Xin Bing is a fifth year PhD student in the Department of Statistics and Data Science at Cornell University, advised jointly by Florentina Bunea and Marten Wegkamp. Before moving to Cornell, he received a BS in Mathematics in 2013 from Shandong University, China, and an MS in Statistics in 2016 from the University of Washington, Seattle.

His research interests generally lie in the development of new methodology with theoretical guarantees to tackle modern statistical problems such as high-dimensional statistics, low-rank matrix estimation, multivariate analysis, model-based clustering, latent factor models, topic models, minimax estimation, high-dimensional inference, and statistical and computational trade-offs. He is also interested in applications of statistical methods to genetics, neuroscience, immunology and other areas.

Xin will deliver this lecture as part of the Lawrence Brown PhD Student Award session, at the Joint Statistical Meetings in Seattle, August 7–12, 2021.

Inference in latent factor regression with clusterable features

Regression models, in which the observed features X Rp and the response Y R depend, jointly, on a lower dimensional, unobserved, latent vector Z RK, with K p, are popular in a large array of applications, and mainly used for predicting a response from correlated features. In contrast, methodology and theory for inference on the regression coefficient β RK relating Y to Z are scarce, since typically the unobservable factor Z is hard to interpret. Furthermore, the determination of the asymptotic variance of an estimator of β is a long-standing problem, with solutions known only in a few particular cases.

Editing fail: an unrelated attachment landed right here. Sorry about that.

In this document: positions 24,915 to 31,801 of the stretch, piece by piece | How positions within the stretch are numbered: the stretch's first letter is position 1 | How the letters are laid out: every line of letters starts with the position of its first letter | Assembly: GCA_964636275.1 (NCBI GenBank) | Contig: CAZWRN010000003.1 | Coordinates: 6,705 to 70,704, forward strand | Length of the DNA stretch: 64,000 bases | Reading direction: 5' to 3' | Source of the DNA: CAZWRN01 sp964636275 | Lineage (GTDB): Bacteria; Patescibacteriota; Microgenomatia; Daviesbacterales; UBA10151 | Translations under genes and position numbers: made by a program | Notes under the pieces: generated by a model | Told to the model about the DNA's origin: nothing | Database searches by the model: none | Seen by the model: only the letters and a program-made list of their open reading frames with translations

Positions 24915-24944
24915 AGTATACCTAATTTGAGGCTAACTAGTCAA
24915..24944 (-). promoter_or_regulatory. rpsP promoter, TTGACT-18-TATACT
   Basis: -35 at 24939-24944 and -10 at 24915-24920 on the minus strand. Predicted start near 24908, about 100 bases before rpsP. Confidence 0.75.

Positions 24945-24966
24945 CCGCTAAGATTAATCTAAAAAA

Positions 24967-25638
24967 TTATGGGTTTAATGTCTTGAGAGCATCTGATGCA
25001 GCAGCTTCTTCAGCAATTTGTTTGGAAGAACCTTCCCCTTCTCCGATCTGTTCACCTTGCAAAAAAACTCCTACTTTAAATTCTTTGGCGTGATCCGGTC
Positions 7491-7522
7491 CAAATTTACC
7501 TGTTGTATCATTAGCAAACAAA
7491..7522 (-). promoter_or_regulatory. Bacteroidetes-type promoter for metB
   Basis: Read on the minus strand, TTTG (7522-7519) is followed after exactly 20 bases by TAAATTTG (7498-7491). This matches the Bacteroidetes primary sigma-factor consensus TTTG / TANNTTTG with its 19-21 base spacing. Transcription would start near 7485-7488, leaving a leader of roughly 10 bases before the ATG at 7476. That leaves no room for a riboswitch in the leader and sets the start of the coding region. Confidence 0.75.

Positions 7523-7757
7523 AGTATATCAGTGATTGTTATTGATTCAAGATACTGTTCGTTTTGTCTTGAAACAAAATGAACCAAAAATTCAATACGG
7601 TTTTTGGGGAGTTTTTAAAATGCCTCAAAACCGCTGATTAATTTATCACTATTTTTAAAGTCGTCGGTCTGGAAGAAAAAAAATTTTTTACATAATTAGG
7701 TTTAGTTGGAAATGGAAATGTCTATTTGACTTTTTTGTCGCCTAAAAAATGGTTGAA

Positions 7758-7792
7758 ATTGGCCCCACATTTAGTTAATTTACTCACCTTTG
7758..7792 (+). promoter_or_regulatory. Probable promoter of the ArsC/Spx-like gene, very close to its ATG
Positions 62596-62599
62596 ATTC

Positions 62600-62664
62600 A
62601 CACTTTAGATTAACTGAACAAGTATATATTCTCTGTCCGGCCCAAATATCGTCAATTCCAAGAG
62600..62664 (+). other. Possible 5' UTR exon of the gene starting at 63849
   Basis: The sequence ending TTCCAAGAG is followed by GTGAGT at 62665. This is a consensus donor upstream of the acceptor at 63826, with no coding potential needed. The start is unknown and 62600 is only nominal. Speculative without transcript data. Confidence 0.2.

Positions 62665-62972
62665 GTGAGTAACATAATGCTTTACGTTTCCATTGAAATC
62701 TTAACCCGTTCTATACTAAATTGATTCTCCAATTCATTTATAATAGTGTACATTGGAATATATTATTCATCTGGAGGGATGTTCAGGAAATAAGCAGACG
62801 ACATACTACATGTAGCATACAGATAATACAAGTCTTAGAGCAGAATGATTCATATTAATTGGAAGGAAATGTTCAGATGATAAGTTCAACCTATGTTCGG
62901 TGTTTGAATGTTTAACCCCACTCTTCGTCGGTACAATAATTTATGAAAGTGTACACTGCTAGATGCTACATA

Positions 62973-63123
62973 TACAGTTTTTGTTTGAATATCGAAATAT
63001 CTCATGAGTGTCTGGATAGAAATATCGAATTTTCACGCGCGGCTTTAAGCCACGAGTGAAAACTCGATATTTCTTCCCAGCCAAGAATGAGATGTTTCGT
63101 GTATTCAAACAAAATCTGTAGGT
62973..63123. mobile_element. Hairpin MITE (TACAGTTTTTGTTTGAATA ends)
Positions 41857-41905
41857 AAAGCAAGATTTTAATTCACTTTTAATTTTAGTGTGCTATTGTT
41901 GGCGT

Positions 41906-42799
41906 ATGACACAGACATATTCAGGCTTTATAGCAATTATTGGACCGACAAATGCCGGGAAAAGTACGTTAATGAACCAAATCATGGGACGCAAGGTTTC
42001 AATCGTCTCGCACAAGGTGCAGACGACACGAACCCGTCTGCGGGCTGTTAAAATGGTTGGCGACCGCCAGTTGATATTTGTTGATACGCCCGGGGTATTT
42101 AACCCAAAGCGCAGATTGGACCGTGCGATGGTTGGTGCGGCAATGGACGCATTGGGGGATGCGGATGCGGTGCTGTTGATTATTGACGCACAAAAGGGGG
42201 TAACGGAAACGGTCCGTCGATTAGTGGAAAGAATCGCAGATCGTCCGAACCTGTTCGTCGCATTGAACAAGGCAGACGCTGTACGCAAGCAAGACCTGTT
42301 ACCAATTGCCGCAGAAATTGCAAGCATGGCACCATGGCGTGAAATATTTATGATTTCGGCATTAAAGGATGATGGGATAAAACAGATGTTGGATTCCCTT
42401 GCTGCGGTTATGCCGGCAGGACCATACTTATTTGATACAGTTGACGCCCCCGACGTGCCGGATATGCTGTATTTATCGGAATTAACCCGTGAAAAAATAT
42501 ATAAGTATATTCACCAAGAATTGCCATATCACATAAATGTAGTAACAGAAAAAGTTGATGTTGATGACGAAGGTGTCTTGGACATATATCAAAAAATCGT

To address some of these outstanding questions, we develop inferential tools for β in a class of factor regression models in which the observed features are signed mixtures of the latent factors. The model specifications are both practically desirable, in a large array of applications, render interpretability to the components of Z, and are sufficient for parameter identifiability.

Without assuming that the number of latent factors K or the structure of the mixture is known in advance, we construct computationally efficient estimators of β, along with estimators of other important model parameters. We benchmark the rate of convergence of β by first establishing its λ2-norm minimax lower bound, and show that our proposed estimator $\hat{\beta}$ is minimax-rate adaptive. Our main contribution is the provision of a unified analysis of the component-wise Gaussian asymptotic distribution of $\hat{\beta}$ and, especially, the derivation of a closed form expression of its asymptotic variance, together with consistent variance estimators. The resulting inferential tools can be used when both K and p are independent of the sample size n, and also when both, or either, p and K vary with n, while allowing for p > n. This complements the only asymptotic normality results obtained for a particular case of the model under consideration, in the regime K = O(1) and p , but without a variance estimate.

As an application, we provide, within our model specifications, a statistical platform for inference in regression on latent cluster centers, thereby increasing the scope of our theoretical results.

We benchmark the newly developed methodology on a recently collected data set for the study of the effectiveness of a new SIV vaccine. Our analysis enables the determination of the top latent antibody-centric mechanisms associated with the vaccine response.